By Kent Thornburg, Ph.D.

January is a time to think about positive changes, and often our resolutions have to do with health and healthy eating. Thoughtful nutritious eating is one of the most important ways we can improve and maintain our individual health.

As you work on meeting your resolutions this year, take heart and get some added motivation by knowing that your food choices today may help change the genetic outcomes of the next generation, helping to eradicate chronic diseases by the end of the century.

Incredible, right? But true.

A growing body of research has given us new insight into the origins of chronic disease and indicates that susceptibility to diseases such as obesity, diabetes, heart disease and even some forms of cancer is established far earlier than we once thought. In fact, our risk for chronic disease is strongly influenced by the nutrition and well-being our mothers experienced around their pregnancies, and on the nutrition and care we received through the first 1,000 days following conception.

This groundbreaking research shows us that our genes aren’t a rigid blueprint for our health but a series of infinite possibilities turned on or off depending on the nutrition our mothers experienced not just during but long before their pregnancies.

While this science shows us that individual vulnerability for developing chronic disease may be programmed in the womb, whether that risk manifests as chronic disease later in life depends on the choices we make as adults, including the food we eat.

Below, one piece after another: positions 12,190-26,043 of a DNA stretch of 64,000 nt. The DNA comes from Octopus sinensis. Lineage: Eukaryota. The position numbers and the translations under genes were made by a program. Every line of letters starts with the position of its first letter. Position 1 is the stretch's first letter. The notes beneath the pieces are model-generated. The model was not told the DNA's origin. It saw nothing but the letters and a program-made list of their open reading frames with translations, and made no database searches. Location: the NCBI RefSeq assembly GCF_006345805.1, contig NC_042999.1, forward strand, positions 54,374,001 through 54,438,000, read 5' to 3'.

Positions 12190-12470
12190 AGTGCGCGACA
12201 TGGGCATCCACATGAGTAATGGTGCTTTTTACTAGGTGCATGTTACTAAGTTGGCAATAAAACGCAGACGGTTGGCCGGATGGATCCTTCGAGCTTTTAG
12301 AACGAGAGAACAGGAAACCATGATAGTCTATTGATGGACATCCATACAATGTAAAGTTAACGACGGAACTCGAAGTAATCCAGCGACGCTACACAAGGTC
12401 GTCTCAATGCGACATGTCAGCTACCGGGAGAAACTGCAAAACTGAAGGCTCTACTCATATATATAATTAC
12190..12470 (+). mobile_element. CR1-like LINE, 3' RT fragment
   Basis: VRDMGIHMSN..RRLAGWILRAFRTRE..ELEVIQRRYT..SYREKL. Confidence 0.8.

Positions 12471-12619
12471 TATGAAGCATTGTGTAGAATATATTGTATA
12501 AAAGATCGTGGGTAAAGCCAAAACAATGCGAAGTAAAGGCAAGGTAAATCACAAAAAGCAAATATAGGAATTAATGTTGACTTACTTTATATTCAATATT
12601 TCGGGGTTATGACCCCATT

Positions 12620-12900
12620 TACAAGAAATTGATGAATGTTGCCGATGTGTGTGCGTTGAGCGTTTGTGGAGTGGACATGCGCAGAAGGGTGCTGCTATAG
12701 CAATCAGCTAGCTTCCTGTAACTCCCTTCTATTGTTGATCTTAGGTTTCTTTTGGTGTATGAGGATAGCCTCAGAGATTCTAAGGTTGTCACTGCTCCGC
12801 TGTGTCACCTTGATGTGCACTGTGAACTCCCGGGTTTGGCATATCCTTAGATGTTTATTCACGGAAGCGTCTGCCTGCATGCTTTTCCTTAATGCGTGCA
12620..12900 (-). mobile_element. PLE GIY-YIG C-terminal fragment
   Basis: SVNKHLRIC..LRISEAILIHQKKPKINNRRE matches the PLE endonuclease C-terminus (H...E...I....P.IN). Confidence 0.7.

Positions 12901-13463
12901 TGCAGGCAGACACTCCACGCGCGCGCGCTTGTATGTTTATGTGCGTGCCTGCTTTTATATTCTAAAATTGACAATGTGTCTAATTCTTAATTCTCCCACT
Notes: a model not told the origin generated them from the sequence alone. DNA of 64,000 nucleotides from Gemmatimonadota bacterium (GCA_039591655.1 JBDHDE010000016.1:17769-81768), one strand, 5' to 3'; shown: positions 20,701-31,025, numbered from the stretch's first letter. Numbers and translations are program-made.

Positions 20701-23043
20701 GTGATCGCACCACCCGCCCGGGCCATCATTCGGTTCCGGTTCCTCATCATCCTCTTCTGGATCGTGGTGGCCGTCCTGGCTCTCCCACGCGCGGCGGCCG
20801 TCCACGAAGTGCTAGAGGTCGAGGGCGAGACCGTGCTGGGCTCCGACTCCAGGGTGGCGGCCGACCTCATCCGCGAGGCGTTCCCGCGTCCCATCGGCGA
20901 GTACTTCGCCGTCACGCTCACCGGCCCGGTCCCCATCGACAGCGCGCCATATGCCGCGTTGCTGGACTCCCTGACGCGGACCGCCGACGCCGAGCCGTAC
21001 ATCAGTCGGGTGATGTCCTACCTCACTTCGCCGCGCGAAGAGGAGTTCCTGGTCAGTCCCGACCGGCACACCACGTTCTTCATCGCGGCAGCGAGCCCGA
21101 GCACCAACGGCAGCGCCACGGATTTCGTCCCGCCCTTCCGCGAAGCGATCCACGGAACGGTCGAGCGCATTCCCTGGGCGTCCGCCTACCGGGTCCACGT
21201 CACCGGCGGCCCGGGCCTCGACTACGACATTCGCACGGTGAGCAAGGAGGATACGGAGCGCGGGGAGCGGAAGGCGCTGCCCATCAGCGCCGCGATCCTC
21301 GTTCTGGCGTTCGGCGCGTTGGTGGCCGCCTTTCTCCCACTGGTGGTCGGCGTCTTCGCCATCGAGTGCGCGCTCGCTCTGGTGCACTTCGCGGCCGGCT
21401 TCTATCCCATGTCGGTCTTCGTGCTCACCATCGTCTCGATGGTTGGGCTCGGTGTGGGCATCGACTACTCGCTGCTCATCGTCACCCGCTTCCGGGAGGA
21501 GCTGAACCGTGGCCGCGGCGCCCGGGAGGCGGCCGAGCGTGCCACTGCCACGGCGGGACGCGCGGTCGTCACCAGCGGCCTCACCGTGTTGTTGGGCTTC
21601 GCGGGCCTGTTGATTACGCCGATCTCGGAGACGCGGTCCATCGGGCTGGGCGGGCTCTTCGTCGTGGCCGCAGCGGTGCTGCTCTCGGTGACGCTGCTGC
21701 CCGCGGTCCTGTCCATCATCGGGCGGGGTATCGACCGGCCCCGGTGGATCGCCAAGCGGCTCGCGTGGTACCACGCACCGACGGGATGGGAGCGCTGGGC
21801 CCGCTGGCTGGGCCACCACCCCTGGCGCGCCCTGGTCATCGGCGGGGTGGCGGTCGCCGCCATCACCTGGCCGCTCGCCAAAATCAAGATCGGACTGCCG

But we all know it’s not easy to make healthy eating choices, or even to know what those choices are. Grocery store shelves are filled with highly processed products promoted by huge marketing campaigns; restaurant menus are filled with high-fat, high-calorie and sodium- and sugar-laden fare; and our drive home from work takes us past fast-food drive-thrus with brightly lit signs promoting dollar menus.

All of this is hard to pass up when we are stressed by daily life, work and family obligations, and we often find it easier to buy premade food than cook a healthy meal at home.

At the Moore Institute for Nutrition & Wellness at Oregon Health & Science University, we are working to spread the word about the intergenerational effects of nutrition. Our intention is to catalyze a revolution in our current food culture so the healthy choice becomes the easy choice.

We all have a role to play in a food revolution that has the power to reduce or wipe out chronic disease in future generations. That’s true whether you are a woman who is pregnant or thinking of having a child, a parent or grandparent who can play an influential role in the eating habits of adolescents in your family or a community member who can spread the word to others and work toward making a positive change to our current food culture. Because while the pregnant mother may be the environment of the developing child, the community is the environment of the mother.

The key to reducing the prevalence of chronic diseases in your own life and in future generations starts by promoting healthy, nutrient-rich diets based on wholesome foods.

So take heart as you strive to meet your resolutions for a healthier you. Making more nutritious food choices won’t only make a positive difference in your own health but also in the health of future generations as well. That’s a powerful motivator.

— Kent Thornburg, Ph.D., is director of the OHSU Bob and Charlee Moore Institute for Nutrition & Wellness.

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